One of the manuscripts held at Saint Meinrad Archabbey, a partner in the Peripheral Manuscript Project, is an illuminated personal prayer book (a book of hours), most likely dating from the early 15th century. Its 164 vellum leaves, about 180 mm x 120 mm, contain a calendar of feasts and saints, the Hours of the Virgin, Seven Penitential Psalms, collections of prayers for different occasions, the Office of the Dead, and a Life of St. Margaret of Antioch in Old French verse. Some of the text is in Latin, some in old French. The book is modestly decorated with gold initials and 14 small illustrations, mostly from the life of the Virgin and the infancy of Christ. The only border decorations are elaborate floral and leaf patterns surrounding the illustrations. A descriptive bibliographer who analyzed the book in 1979 did not think highly of the illustrations. The bibliographer wrote that “the illustrations are far from being fine examples of manuscript illumination. Perspective is lacking, human figures are drawn with a certain stiffness, [and] no great attention is given to the details of a scene.” Nevertheless, the less refined style of the illustrations conveys naïve wonder and energy that lends them a certain charm.
The history of the book is for the most part unknown. A list of births from about 1495 to 1505, which begins on the last folio and continues on an inserted paper flyleaf at the beginning of the book, allows us to place the book in northwest France for those ten years. During that period it was owned by the Huchet de la Bédoyère family of Talensac, Brittany. The manuscript’s next known location is the attic of the rectory of St. John’s Church in Indianapolis in 1979. About the intervening 475 years we can only wonder, but one interesting and plausible speculation is that it was brought to America by Father Simon Bruté. Father Bruté was born in 1779 in Rennes, about ten miles from Talensac. His father was a wealthy printer to the King and Parliament. Father Brutè immigrated to the United States and in 1834 became the first bishop of the Diocese of Vincennes, which originally served Indiana and the eastern third of Illinois. The diocesan seat was moved to Indianapolis in 1898. Bishop Bruté brought an extensive personal library with him to Indiana, much of it originating from France. This prayer book could have been part of this collection.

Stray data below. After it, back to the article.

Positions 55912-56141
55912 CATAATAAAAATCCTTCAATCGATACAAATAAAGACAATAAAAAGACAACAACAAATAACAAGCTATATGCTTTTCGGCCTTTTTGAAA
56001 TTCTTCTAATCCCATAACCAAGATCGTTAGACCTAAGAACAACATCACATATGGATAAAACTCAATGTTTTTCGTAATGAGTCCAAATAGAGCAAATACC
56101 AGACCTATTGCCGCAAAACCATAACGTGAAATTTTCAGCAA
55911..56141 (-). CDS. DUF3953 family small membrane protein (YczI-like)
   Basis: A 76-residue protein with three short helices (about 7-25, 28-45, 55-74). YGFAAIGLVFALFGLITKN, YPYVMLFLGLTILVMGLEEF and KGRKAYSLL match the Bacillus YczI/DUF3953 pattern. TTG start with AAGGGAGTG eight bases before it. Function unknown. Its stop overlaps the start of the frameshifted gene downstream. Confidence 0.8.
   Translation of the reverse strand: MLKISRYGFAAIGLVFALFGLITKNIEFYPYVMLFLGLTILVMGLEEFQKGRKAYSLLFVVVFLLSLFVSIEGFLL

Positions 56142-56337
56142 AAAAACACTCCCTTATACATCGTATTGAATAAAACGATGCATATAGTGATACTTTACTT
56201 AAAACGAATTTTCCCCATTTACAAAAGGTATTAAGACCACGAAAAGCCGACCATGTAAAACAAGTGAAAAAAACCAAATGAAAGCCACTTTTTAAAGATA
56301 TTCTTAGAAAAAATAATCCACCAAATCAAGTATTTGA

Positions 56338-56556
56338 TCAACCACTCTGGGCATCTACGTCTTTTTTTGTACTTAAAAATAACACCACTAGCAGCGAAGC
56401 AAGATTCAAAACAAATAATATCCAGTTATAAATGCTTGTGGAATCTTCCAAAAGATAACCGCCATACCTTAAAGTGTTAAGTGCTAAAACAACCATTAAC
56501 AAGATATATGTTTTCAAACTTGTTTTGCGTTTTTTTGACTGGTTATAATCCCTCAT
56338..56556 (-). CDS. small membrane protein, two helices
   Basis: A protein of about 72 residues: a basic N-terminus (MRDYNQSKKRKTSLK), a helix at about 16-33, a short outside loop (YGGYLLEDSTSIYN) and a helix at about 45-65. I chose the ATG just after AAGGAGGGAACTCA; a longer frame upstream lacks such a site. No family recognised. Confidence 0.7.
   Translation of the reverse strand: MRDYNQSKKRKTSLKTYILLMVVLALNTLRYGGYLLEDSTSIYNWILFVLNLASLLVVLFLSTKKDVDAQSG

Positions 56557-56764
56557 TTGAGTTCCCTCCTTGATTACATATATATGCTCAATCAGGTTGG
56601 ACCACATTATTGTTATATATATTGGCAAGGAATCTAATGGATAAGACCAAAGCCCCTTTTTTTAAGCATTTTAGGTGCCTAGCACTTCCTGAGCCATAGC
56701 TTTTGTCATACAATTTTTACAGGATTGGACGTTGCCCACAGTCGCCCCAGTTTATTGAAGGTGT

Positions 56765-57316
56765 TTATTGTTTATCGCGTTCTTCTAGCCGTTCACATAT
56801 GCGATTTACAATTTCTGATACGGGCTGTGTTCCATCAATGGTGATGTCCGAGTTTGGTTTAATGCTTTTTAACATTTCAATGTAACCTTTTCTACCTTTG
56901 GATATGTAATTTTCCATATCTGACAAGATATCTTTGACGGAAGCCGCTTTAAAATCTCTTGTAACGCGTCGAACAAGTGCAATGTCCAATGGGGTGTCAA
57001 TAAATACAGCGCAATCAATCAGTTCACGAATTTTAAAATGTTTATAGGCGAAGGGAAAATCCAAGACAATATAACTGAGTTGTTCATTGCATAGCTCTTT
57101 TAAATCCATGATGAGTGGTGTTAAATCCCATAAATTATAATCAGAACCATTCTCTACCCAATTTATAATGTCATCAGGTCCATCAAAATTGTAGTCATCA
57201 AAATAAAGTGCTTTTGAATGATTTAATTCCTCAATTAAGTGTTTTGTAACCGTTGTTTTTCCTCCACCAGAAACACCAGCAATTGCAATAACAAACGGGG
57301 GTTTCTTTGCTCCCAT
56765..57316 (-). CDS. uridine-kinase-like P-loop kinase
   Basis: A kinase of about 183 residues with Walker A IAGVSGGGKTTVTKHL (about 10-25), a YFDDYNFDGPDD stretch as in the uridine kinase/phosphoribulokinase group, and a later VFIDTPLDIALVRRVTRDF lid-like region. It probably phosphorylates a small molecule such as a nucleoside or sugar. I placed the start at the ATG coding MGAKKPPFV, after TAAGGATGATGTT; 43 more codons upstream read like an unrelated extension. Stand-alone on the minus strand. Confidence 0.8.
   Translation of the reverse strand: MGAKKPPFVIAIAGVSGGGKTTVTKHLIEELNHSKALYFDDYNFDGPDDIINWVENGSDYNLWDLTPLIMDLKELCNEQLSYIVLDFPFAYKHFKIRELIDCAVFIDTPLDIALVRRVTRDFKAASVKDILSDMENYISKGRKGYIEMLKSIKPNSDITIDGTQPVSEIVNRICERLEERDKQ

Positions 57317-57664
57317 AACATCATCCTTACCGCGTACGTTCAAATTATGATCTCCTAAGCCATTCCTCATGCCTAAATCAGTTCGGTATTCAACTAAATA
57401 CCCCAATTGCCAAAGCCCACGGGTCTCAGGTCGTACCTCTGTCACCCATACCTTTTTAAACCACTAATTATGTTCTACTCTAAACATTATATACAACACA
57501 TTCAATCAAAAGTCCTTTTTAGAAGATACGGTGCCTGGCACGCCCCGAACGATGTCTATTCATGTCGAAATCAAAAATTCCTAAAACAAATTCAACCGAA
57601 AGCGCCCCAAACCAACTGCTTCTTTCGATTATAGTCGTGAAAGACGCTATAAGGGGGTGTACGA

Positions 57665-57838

When the book was discovered by the Diocese of Indianapolis in the late 1970s, it was sent to Special Collections at Indiana State University and then to the University of Chicago to be studied. This resulted in an article on the book in the French journal Mémoires de Bretagne by Sharon Anne Pocock, then a University of Chicago graduate student in French language and literature. This article came to the attention of a gentleman in Brittany, Abel du Longbois, who sent a letter to the Diocese of Indianapolis about the continued existence of the Huchet de la Bédoyère family. M. du Longbois had been a bridge partner of the late Marquise de la Bédoyère. In 1986 the Diocese of Indianapolis donated the book to Saint Meinrad Archabbey.
By Daniel Kolb, Library Director, Saint Meinrad Archabbey, Seminary and School of Theology